3. For use on a rearm, a gunsight assembly comprising a front and a rear sight, said rear sight having a sight opening provided with two parallel side edges and a bottom edge normal to said side edges to form a straight sided rear sight opening, said front sight having a pair of parallel side walls whose outer surfaces are adapted to be brought into parallelism with said parallel side edges of said rear sight with light space bars of equal width therebetween, a bottom wall secured to said parallel side walls and normal to each, a slot in said bottom wall to provide a gage when bringing said bottom wall into alignment with said bottom edge of said sight opening, said rear sight having an upper edge normal to said parallel side edges and on opposite sides of said sight opening, said front sight having a top wall which is adapted to be visioned between said parallel side edges and coplanar with said upper edge.
4. The gunsight assembly of claim 3 wherein there are cross hairs carried by the walls of said front gunsight.
5. A gunsight assembly comprising awrearnsight that has a sight opening with a pair of parallel straight edges, a front sight having a pair of parallel side walls adapted to beialigned with said straight edges and with a space between each so as to present thin lines of light to the viewer on both sides of the front sight when the front sight is properly aligned in a horizontal plane with respect to the rear sight, a bottom wall constituting a part of said front sight and having a notch therein which opens upwardly therethrough, said rear sight having a panel provided with an edge that denes the bottom of said sight opening, and said panel beneath said edge being adapted to obscure said slot when said front sight and said rear sight are vertically aligned.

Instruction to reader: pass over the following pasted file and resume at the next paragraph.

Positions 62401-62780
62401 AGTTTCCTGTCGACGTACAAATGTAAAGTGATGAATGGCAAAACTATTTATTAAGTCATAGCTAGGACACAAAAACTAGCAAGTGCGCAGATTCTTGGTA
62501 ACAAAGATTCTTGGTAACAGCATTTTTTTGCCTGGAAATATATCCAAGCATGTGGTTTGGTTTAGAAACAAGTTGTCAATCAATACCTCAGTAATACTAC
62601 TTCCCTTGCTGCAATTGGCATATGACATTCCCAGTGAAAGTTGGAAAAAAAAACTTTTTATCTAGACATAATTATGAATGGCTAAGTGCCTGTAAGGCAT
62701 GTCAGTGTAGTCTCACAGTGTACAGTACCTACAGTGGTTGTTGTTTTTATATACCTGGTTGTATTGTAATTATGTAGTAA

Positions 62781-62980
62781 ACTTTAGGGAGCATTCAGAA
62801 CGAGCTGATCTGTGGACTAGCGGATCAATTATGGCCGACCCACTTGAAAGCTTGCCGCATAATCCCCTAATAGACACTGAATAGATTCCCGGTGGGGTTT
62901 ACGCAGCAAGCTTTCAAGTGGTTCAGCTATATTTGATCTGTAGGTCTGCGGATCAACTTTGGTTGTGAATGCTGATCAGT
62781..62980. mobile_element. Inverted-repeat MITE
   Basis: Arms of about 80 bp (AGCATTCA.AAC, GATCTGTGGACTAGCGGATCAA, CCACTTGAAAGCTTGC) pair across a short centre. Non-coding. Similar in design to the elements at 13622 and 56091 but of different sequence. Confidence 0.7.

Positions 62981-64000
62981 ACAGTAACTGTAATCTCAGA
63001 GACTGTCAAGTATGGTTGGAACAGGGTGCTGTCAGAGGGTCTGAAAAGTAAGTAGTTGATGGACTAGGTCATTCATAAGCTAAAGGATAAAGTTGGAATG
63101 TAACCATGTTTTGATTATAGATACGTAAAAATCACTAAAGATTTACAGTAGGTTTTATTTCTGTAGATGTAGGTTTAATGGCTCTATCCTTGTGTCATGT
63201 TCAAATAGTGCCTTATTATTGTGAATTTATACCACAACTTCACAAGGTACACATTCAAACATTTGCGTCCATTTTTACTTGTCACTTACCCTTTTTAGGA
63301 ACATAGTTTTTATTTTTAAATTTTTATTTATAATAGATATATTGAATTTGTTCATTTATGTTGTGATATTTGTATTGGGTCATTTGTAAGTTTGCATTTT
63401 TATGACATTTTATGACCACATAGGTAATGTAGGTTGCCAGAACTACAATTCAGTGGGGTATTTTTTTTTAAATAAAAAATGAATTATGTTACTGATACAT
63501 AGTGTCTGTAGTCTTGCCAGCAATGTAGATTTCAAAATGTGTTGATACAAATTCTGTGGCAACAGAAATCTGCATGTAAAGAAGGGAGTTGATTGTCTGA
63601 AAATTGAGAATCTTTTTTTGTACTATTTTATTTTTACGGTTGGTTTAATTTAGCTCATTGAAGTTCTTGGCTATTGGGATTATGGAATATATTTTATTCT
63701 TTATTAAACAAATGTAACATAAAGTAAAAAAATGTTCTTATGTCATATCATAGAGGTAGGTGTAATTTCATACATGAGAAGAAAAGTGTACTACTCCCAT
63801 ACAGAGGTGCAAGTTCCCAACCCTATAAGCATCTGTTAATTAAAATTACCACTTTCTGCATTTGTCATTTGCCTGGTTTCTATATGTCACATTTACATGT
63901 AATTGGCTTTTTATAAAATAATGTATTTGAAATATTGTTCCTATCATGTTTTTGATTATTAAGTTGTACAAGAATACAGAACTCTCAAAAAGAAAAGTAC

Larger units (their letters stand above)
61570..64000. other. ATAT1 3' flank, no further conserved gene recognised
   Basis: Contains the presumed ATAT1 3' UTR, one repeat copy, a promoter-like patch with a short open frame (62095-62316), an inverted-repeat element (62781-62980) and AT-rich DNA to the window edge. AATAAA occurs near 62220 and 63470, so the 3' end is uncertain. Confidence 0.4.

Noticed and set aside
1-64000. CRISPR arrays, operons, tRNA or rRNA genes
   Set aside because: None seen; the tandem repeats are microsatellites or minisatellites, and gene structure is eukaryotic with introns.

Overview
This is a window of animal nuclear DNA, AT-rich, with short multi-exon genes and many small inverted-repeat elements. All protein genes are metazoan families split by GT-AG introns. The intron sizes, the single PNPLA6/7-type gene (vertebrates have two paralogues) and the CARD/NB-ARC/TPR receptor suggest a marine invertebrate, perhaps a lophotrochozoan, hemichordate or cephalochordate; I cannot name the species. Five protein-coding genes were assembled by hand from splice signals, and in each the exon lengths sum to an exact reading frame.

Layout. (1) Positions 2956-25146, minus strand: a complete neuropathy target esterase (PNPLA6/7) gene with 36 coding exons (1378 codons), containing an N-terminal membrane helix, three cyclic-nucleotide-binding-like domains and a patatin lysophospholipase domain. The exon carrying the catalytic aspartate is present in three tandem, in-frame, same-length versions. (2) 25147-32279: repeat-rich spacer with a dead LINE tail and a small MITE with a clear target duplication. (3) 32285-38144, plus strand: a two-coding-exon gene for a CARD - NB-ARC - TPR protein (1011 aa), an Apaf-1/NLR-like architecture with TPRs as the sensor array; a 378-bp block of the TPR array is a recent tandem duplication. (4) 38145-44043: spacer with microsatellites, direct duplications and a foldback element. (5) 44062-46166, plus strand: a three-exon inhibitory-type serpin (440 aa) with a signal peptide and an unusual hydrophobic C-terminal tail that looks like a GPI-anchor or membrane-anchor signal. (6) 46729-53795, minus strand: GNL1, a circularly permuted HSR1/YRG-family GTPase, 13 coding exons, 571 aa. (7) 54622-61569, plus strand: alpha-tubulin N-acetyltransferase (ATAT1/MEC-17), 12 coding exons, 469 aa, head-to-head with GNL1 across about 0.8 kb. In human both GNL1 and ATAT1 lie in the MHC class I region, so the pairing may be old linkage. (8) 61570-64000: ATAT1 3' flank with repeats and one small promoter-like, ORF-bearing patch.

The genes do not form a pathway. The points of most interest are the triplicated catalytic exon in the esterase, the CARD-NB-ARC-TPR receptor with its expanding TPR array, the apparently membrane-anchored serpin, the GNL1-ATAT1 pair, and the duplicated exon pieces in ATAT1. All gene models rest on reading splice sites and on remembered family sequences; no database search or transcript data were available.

6. The assembly of claim 5 wherein said front sight has a top wall and said rear sight has a top edge adapted to be brought into single line alignment when said front sight is vertically aligned with respect to said rear sight.
7. The combination of claim 5 wherein said front sight has a pair of cross hairs therein.
References Cited in the flle of this patent UNITED STATES PATENTS 1,406,620 Dear Feb. 14, 1922 2,466,724 Meyer Apr. 12, 1949 FOREIGN PATENTS 20,158 Great Britain 1895 1,772 Great Britain 1896 89,278 Germany Nov. 6. 1896